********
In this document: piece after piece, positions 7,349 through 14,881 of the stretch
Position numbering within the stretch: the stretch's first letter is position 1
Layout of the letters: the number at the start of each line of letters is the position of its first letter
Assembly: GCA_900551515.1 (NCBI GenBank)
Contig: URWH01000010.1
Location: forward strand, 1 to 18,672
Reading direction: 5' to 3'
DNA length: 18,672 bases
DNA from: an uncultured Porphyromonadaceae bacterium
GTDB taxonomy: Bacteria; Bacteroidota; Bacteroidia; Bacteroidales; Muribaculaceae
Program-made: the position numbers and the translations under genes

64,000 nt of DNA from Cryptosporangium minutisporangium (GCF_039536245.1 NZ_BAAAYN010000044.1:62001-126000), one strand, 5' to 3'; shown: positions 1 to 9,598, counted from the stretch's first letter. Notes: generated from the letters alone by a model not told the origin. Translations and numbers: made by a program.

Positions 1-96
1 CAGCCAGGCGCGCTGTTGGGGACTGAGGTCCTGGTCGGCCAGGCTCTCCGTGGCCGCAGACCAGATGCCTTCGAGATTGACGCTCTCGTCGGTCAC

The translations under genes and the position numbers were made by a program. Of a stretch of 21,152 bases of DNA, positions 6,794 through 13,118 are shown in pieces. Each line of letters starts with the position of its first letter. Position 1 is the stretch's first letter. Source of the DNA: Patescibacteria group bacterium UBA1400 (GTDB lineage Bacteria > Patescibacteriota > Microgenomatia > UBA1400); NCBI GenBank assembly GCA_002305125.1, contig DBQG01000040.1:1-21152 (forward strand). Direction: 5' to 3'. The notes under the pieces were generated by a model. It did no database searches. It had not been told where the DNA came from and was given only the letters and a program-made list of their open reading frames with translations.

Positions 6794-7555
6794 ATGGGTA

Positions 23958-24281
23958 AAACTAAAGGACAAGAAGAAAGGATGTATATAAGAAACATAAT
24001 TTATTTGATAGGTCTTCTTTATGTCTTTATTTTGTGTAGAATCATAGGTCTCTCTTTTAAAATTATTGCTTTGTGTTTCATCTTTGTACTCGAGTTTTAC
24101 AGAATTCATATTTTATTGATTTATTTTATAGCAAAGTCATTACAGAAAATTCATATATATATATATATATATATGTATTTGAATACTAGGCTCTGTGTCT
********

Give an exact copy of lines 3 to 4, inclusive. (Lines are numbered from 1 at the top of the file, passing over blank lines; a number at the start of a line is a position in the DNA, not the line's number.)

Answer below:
Layout of the letters: the number at the start of each line of letters is the position of its first letter
Assembly: GCA_900551515.1 (NCBI GenBank)